They just wanted to watch her go about being herself. To watch how she bites at their chicken. For her, they suddenly were interested in domestic tourism. She left them in awe.


Zip Lining in Mabira
We then hit a dirt road and went inside Mabira for the zip lining. The social media Influencers were the first to try it. Then the media team. Anita Fabiola and the minister chickened.  They didn't even climb mid-way and came down.  Fabiola shed a tear. The minister Kiwanda broke a sweat. He cracked jokes about it.

Not knowing that if those pictures of that scenario made it to social media, the unforgiving band of social media commentators would bay for his blood. He'd later cringe in disgust at the misguided perceptions being peddled on social media.


The phrase, "life hanging by the thread" must have been coined after a rafting escapade. I learned that, and the fact that thrill and adrenaline jerking situations are not my cup of ‘water' (see what I did there?)

We got off the bus and registered our names and we're strapped with bomber life jackets and helmets.  A gentleman who introduced himself as Juma took us through the instructions. 


With his fake English accent, it was going to be hard for us to take his cautions seriously, because we missed most of them in the slurs and errs of his pronunciation woes. But we should have been more attentive. 

After a quick prep (of about 40 mins) we started peddling towards the Rapids. It was initially easier. The first one wasn't as scary. Yes we swallowed gallons of water, but the boat didn't flip.  This was enough for me. I could take that for an experience and be a satisfied person.  But no, we were yet to see the mother of rapids.


The minister and Fabiola were on a safe raft boat, whose operators steered clear of any Rapids.  Cowards. But I wished I'd chosen their boat. 

The instructor told us to stop peddling and to hold on to the boat as we neared the grandmother of white water rafting falls.

This is when I remembered that I can't swim.  So as we neared the rocky edge of the falls, and the waves were starting to slap our boat with more vigor, I held tighter on the rope.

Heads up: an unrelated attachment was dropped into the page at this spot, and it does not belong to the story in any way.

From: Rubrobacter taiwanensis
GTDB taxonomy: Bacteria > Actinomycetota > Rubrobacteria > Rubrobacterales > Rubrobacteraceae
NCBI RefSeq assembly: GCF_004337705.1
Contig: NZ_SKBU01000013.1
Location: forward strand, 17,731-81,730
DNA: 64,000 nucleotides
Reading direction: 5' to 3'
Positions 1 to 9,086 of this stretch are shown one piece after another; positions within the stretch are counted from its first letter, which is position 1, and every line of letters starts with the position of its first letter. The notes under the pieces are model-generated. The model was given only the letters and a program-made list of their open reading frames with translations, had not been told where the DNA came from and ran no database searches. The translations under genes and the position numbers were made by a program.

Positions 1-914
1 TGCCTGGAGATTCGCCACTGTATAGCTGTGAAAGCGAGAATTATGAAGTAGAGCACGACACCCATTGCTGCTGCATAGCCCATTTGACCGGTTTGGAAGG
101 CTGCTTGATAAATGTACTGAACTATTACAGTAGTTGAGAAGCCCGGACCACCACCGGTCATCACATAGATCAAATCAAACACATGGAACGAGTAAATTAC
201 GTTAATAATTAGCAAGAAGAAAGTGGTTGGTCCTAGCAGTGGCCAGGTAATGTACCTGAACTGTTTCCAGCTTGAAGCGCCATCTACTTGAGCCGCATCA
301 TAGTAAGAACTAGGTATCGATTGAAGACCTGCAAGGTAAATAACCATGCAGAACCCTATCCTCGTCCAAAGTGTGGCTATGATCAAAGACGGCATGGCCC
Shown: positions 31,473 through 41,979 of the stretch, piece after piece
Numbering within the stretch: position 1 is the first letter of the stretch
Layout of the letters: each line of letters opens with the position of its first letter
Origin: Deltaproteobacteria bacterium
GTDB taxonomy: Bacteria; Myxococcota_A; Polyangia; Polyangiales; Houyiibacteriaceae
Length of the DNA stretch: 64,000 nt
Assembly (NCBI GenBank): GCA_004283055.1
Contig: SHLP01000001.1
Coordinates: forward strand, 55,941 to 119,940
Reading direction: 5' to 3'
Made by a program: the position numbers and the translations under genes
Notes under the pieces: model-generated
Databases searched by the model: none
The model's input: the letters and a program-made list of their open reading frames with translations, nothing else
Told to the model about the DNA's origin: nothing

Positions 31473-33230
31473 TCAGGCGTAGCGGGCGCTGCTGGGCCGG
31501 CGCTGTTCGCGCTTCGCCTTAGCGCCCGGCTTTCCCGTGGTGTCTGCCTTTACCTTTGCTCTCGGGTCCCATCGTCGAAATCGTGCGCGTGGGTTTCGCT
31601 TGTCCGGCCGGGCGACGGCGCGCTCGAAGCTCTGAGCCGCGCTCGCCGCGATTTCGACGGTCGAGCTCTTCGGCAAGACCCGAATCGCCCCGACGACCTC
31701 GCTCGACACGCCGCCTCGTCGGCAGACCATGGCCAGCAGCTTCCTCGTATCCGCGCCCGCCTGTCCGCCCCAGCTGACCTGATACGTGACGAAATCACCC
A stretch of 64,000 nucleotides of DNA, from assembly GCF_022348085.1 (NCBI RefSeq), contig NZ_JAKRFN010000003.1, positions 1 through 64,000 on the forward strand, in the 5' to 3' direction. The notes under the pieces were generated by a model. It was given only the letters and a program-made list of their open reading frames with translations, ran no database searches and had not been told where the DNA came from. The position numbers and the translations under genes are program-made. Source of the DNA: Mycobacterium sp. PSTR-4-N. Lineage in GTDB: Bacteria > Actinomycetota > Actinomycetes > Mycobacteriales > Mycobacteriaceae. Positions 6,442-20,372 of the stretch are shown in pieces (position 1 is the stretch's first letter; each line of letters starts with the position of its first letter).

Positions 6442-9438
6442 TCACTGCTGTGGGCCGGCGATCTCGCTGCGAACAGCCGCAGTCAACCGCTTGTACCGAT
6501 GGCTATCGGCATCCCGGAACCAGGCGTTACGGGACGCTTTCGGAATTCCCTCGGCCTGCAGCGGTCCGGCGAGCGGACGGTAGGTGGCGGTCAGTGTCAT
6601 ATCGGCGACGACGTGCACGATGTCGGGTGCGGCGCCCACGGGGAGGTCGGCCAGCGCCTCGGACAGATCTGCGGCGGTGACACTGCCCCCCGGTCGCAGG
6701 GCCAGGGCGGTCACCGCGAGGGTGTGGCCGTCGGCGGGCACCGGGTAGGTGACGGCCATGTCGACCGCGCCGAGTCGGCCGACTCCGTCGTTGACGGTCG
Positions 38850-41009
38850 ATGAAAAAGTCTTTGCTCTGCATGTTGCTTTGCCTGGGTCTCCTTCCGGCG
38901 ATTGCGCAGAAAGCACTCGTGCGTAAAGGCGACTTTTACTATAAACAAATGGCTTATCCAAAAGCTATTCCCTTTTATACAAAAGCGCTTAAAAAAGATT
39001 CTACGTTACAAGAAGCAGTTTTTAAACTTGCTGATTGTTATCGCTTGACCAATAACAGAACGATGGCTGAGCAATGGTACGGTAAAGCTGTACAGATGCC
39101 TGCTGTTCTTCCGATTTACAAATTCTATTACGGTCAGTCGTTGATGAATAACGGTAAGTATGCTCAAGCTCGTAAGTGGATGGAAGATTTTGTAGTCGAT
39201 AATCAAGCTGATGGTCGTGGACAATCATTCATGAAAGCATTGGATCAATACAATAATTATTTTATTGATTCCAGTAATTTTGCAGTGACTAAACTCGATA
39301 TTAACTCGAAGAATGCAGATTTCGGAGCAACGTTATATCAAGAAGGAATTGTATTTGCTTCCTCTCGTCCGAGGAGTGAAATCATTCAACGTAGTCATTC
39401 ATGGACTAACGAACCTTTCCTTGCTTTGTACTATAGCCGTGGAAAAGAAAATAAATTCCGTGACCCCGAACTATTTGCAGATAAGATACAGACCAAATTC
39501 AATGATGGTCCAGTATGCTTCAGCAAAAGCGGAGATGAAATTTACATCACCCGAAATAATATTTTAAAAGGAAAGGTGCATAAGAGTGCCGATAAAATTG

We hit the falls and the boat flipped and threw us out.  I held on tight. But as I later learned, that was a bad idea.  I was deep in the water, and when I surfaced, courtesy of the life jackets and a firm grip on the raft boat rope, the instructor was bellowing 'let go, let go'. 

I thought him nuts.  Let go and I die? I'd already swallowed a lake and I couldn't swim.  Life, yes, my dear life flashed before my eyes. I thought this was it.


I wasn't breathing.  I pushed my nose out, but that took too much effort, my hands were getting drained of energy.  And it looked like the last straw, when my grip was forced off the boat. I mean, I knew I had to let go so that they'd turn the boat upside. But letting go meant death.  And now, being tossed about by the waves, my very fears were alive. 

When I felt a hand tug at me by my shoulder, and a voice say, "You will not die today" I swear I thought it was God, and that I was in heaven.  Baffled by how quickly the transition from earth to heaven was. 


It turns out it was a life saver. I was carried onto the boat again.

A colleague from UTB, Herman, was meanwhile lost.  He was not recovered on our boat.  We panicked, because all of us were back on except him.  We met him on the other boat. 

Some people liked it.  Many said they'd come back again. I told them rafting is for bazungu. 

We slept in Mbale after that.